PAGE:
Yale scientists found A. baumannii devotes a considerable portion of its genes to pathogenesis.
Yale University researchers have determined the pathogenic content of A. baumannii, a bacteria responsible for several infections, including pneumonia, meningitis, and those of the urinary tract.
“The sequence of the genome of this organism is critical for understanding how it harms humans and ultimately will be useful for designing therapeutic agents to combat this infectious disease,” points out Michael Snyder, Ph.D., who led the research at Yale University.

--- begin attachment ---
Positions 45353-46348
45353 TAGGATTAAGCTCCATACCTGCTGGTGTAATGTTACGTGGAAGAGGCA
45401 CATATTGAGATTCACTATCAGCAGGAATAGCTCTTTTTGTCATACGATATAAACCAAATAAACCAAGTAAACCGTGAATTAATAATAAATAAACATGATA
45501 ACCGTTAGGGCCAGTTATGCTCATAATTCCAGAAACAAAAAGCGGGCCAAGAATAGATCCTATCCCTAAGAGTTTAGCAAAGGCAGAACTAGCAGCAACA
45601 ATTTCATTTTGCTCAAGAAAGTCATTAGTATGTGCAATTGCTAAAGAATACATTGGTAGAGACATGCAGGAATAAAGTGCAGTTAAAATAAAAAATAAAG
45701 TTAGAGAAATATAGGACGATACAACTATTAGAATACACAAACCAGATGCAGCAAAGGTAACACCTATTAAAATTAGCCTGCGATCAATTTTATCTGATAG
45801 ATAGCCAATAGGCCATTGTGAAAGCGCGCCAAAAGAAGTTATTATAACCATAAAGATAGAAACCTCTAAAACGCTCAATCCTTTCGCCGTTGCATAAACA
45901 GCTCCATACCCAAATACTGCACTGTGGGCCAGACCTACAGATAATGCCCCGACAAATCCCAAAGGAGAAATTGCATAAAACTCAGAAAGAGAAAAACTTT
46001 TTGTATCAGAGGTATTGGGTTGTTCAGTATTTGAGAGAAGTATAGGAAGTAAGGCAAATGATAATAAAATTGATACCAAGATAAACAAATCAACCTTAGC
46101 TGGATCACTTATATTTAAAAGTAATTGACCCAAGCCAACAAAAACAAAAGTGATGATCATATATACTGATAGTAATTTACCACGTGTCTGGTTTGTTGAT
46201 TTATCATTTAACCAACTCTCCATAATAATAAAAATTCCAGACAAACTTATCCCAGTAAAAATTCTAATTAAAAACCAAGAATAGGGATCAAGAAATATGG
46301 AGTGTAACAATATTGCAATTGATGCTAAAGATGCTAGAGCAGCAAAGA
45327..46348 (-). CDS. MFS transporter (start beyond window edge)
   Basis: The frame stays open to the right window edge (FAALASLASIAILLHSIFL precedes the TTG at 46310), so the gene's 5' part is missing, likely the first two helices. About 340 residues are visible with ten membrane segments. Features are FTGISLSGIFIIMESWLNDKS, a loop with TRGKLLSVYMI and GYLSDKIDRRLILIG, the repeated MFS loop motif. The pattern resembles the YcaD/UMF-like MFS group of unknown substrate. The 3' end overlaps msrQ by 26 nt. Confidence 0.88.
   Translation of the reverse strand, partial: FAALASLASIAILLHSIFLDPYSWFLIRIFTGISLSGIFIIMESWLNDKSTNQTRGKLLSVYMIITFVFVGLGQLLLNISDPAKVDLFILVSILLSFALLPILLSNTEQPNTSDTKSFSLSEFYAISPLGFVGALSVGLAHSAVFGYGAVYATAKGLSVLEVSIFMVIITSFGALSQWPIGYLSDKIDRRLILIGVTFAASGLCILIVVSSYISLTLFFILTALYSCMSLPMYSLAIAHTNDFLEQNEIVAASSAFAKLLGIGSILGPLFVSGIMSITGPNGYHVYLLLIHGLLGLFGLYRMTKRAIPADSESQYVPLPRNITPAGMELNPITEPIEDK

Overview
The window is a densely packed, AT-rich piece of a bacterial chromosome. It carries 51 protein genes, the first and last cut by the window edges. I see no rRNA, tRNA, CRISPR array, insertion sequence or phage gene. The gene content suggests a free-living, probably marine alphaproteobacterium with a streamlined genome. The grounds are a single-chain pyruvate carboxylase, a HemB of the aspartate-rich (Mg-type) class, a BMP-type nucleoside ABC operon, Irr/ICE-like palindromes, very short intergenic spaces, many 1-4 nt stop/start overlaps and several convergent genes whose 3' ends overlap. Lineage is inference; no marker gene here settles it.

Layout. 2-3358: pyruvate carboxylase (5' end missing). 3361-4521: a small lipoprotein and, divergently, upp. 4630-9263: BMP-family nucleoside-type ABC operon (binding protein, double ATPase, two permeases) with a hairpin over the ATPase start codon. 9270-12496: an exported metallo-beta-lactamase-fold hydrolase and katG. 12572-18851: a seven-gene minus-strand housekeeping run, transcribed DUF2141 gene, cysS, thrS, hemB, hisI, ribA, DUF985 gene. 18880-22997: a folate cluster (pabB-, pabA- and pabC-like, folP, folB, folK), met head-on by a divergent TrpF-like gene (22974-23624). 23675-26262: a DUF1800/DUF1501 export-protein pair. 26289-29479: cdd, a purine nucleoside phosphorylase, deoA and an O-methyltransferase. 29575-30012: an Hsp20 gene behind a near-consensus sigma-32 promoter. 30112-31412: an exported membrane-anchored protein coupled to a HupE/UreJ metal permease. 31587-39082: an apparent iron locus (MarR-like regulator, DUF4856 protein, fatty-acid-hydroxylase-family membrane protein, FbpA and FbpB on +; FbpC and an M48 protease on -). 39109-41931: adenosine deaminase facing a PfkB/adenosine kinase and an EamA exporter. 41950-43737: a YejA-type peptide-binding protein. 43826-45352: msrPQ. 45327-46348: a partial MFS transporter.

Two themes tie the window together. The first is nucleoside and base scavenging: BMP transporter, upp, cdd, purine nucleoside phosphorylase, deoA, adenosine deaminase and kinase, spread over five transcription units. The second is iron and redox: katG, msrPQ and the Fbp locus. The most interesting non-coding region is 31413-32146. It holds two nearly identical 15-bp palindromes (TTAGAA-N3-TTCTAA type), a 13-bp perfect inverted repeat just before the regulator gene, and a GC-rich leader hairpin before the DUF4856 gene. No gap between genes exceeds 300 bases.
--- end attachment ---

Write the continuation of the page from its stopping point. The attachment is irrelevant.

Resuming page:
Using 454 Life Sciences’ Genome Sequencer system, the scientists found that A. baumannii devotes a considerable portion of its genes to pathogenesis. A large amount of foreign bacterial DNA was seen to be incorporated into the A. baumannii genome. Sequencing also helped to identify virulence genes that lack homology with other known genes.
The study was published in Genes & Development.